Modern children face ‘quarter-life’ crisis says ex-Minister

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A TOXIC combination of 24-hour social media, sexualised childhoods, long periods in front of screens and the absence of adult role models is contributing to increasing numbers of young people suffering a “quarter-life crisis” by the time they are in their 20s, a former Children’s Minister has warned.

Tim Loughton called for Government action to address the “increasingly precarious position” of children growing up in the UK and to support the model of a two-parent family which he believes is the best environment for a child to thrive.

He proposed a national register of “recently retired but restless seniors” who could volunteer to mentor fatherless teenage boys, to bridge the gap between generations and offer them a sense of direction in their lives.

Writing in a pamphlet entitled The State Our Children Are In, published by charity 4Children, Mr Loughton warned that the relationships between parents and children are “in danger of becoming increasingly sidelined by advances in technology”.

By the time they are seven, British children born today will have cumulatively spent a year of their lives looking at one screen or another, and by the time they are in their teens, they are more likely to have a television in their bedroom than a father living at home, said Mr Loughton, who served as children’s minister from 2010-12.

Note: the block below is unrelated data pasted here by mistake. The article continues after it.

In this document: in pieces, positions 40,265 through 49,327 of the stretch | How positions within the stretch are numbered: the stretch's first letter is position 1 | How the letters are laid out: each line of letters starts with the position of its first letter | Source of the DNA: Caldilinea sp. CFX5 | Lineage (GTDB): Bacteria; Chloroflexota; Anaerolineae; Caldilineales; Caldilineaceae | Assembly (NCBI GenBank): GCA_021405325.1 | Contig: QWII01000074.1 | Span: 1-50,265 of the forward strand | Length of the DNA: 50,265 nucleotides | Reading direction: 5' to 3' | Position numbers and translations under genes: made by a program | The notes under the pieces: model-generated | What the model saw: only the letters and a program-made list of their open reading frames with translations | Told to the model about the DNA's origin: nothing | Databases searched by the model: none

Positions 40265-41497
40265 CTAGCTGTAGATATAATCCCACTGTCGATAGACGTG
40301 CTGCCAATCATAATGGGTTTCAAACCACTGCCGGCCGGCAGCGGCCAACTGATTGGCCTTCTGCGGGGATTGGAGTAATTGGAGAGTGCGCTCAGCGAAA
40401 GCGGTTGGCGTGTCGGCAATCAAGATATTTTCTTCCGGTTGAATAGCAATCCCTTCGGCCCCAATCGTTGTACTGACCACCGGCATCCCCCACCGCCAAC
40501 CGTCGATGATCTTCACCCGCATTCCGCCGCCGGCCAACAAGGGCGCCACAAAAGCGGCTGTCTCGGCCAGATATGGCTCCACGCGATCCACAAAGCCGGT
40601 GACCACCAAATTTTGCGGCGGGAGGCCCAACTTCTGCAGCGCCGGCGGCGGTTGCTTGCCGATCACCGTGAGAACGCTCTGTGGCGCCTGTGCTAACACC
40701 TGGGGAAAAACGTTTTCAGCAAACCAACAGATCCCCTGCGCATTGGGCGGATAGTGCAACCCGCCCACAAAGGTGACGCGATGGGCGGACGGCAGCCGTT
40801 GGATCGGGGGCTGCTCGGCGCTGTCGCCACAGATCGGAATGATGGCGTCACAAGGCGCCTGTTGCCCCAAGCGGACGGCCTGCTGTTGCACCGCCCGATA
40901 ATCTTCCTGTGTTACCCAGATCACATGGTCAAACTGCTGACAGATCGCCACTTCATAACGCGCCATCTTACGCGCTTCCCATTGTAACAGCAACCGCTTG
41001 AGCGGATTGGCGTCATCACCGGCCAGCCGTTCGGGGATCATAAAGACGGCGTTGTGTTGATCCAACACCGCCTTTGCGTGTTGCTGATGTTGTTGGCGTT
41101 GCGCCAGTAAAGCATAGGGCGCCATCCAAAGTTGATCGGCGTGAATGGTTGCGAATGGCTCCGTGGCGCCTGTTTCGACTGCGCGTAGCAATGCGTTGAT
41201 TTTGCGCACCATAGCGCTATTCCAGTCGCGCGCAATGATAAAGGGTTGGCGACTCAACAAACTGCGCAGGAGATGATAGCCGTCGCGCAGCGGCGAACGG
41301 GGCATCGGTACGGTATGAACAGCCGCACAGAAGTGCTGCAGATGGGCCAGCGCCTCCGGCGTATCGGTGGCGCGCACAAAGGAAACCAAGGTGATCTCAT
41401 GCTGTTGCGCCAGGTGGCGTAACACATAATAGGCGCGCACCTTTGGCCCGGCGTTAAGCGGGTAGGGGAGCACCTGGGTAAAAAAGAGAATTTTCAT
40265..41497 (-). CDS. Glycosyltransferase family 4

Parents’ relationships with their children are increasingly mediated through technology from an even earlier age, he said.

He gave the example of prams incorporating computer screens to entertain babies and teddy bears containing cameras and microphones so that parents can monitor their children over the internet.

“Who needs the stimulation of human touch and the building blocks of attachment when you can have it all delivered remotely down a fibre-optic cable or, even more conveniently, have a wi-fi baby?” wrote the East Worthing and Shoreham MP.

“It’s no wonder that we all too often struggle to shield children from the slings and arrows of social media, when many parents are accomplices in securing their children a place on Facebook well before the advisory age of 13. Incredibly, nearly one in five children now get their first mobile phone by the time they are five.”

Parents were faced with a “minefield” in trying to protect their children from exposure to adult or violent imagery, grooming and bullying on the internet, said Mr Loughton.